“For this assignment, you will annotate a text (Teh & Paull, 2013) collaboratively with two of your peers. The purpose of collaborative annotation is to promote critical reading and to stimulate discussion about the topic of Essay 2.
Today I will send you an access code. Log on to Perusall.com using Facebook, Google or Twitter. Enter the access code. Open the document and begin to mark up the text with marginal notes.
You can argue with the text, raise questions, make connections to other readings, evaluate it, extrapolate from it, ask for help if it is difficult to understand, assess its relevance to the essay topic,connect it to personal experience,express excitement at discovering new or surprising ideas, or any other reaction.
In order to get 3 marks, your annotations should be more or less evenly distributed throughout the text and the time period. They should include new comments and questions as well as replies and comments to existing threads.
The annotation period will close on Thur. Oct. 20 at 9 pm.”
My goal was for students to read the entire 16-page article, engage with the content and develop knowledge by sharing ideas. I think I succeeded. Over the three-day period students had to do the assignment, all 24 students in my class participated and the academic article was marked up with almost 600 comments! Many of these comments illustrated insightful thinking and the comment threads suggested that students’ ideas were evolving as a result of peers’ comments.
Emiri: Perusall definitely supported my learning as I could share the readings collaboratively and annotate documents with ease. My peers and I could share opinions, discuss, and ask questions with one another. As the users can express their opinions and thoughts about whatever topics that intrigued them, I discovered new viewpoints and problems from others. Furthermore, the discussions I had with my classmates taught me some different approaches to controversial issues which brought new perspectives and solutions to our mind. Also, asking and answering questions about the reading helped our learning and deepened our understandings of the materials in the document.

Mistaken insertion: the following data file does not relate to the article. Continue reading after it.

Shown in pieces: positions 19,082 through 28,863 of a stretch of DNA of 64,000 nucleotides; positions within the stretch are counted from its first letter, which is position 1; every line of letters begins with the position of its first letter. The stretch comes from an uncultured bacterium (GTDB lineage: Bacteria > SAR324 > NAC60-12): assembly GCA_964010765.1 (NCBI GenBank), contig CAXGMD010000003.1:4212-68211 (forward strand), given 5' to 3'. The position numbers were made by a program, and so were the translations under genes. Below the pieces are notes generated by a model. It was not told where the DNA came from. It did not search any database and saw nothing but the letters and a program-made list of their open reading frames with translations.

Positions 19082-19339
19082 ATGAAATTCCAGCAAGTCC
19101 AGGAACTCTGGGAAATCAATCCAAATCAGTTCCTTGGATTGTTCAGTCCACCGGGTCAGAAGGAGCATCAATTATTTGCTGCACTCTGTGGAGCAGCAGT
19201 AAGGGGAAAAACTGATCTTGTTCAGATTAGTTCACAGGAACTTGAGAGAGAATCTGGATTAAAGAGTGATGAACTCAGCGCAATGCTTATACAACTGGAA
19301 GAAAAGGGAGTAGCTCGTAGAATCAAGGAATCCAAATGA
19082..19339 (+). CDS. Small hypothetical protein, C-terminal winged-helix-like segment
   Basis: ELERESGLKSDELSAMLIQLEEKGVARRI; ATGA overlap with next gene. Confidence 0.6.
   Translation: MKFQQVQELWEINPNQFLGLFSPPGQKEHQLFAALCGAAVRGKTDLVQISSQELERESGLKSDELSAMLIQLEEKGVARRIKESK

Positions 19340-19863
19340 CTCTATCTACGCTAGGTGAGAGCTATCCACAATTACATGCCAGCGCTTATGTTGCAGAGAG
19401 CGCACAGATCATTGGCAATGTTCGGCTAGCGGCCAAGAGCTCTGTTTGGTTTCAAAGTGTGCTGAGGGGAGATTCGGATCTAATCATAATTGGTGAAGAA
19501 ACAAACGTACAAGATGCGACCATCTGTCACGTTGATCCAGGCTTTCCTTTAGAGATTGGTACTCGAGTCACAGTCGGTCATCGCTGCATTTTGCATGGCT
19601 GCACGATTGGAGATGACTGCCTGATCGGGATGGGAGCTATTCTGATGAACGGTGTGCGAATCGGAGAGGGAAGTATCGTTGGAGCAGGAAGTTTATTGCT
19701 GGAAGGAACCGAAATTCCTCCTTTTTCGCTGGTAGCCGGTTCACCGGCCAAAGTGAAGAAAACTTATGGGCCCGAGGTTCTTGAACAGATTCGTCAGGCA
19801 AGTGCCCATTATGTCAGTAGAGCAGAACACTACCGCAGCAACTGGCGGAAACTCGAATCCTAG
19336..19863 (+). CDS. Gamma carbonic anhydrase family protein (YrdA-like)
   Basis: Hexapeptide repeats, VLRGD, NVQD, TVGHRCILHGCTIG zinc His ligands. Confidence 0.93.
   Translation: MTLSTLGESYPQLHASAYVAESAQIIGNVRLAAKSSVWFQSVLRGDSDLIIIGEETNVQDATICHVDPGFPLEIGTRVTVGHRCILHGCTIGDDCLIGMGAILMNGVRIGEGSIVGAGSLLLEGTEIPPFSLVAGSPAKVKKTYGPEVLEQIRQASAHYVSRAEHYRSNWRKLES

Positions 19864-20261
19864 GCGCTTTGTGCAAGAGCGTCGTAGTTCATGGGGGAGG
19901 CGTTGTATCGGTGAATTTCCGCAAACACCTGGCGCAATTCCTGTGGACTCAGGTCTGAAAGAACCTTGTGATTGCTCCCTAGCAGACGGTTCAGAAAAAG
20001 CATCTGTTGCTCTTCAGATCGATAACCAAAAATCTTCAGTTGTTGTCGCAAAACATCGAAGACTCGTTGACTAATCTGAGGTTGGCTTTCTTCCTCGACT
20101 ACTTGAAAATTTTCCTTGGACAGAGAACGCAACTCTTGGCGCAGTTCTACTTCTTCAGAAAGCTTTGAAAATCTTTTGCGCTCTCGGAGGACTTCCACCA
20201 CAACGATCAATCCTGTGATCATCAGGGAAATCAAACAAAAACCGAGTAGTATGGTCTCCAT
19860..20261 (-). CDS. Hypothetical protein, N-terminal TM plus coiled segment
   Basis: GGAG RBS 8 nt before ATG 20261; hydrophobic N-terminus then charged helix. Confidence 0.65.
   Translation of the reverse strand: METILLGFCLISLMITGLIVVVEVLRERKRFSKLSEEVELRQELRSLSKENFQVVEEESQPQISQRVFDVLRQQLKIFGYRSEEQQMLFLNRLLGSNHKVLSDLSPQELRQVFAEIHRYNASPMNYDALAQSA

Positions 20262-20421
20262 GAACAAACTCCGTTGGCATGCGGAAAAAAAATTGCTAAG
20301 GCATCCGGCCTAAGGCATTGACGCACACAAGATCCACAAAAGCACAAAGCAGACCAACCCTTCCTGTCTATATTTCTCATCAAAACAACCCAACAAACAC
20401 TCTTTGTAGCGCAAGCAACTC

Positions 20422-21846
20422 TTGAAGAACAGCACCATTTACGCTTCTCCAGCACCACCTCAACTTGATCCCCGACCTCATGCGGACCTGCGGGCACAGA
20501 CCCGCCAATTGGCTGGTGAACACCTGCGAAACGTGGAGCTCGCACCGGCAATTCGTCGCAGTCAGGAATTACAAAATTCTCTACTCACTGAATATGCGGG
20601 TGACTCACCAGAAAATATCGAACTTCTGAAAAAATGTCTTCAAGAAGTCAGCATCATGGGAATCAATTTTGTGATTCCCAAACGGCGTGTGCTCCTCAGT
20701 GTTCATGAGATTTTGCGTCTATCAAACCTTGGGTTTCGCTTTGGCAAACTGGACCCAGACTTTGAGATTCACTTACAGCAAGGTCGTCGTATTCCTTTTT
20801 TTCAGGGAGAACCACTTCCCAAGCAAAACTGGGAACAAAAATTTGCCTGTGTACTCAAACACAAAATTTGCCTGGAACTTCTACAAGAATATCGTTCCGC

Even though it was my first time using Perusall, I found it rather user-friendly. Firstly, logging into the software by Google, Facebook, or Twitter is highly convenient. Secondly, adding comments on the document is fairly easy. The users only have to select the sentences to which they want to comment and then a comment box automatically appears. It was never difficult to keep up with new comments since Perusall gives notifications. Lastly, the design of the software is very simple. On the reading screen, there are only a few function buttons beside the document which are easy to use and never bother the users reading it.
With Perusall, I can add underlines and take personal notes on the document on screen. It reduces the time and cost to use printers, so it’s environment-friendly. If more courses used Perusall, I would be able to keep all my assigned readings online; this would make it easier for me to revisit the readings and my notes whenever I want. In addition, the auto-save function of the software prevents me from losing all the study notes and highlights I took due to sudden system errors. Overall, Perusall has enabled me to learn more efficiently with my peers and I would like to keep on using such an easy-to-use learning platform.
Diane: If you’re a McGill instructor interested in engaging your students in their learning outside of class time, take a look at this Educational Technology Ecosystem for inspiration. Thinking of adopting a new educational technology? Use the Technology Implementation Plan (TIP), a thinking guide for implementing new educational technology in your class. For additional guidance on implementing educational technologies, request a consultation with a learning technology consultant at TLS. Finally, check out other strategies for getting students to engage with course readings on TLS’ How do I …? page.
Teh, E. C., & Paull, M. (2013). Reducing the prevalence of plagiarism: A model for staff, students and universities. Issues in Educational Research 23(2). Retrieved from http://www.iier.org.au/iier23/teh.pdf
How do you engage your students with course readings?
Associate Director, Faculty and Teaching Development, and Senior Academic Associate, at McGill's Teaching and Learning Services; former Senior Faculty Lecturer at the McGill Writing Centre; area of specialization: Second Language Education; loves teaching and learning!
(Photo credit: Owen Egan)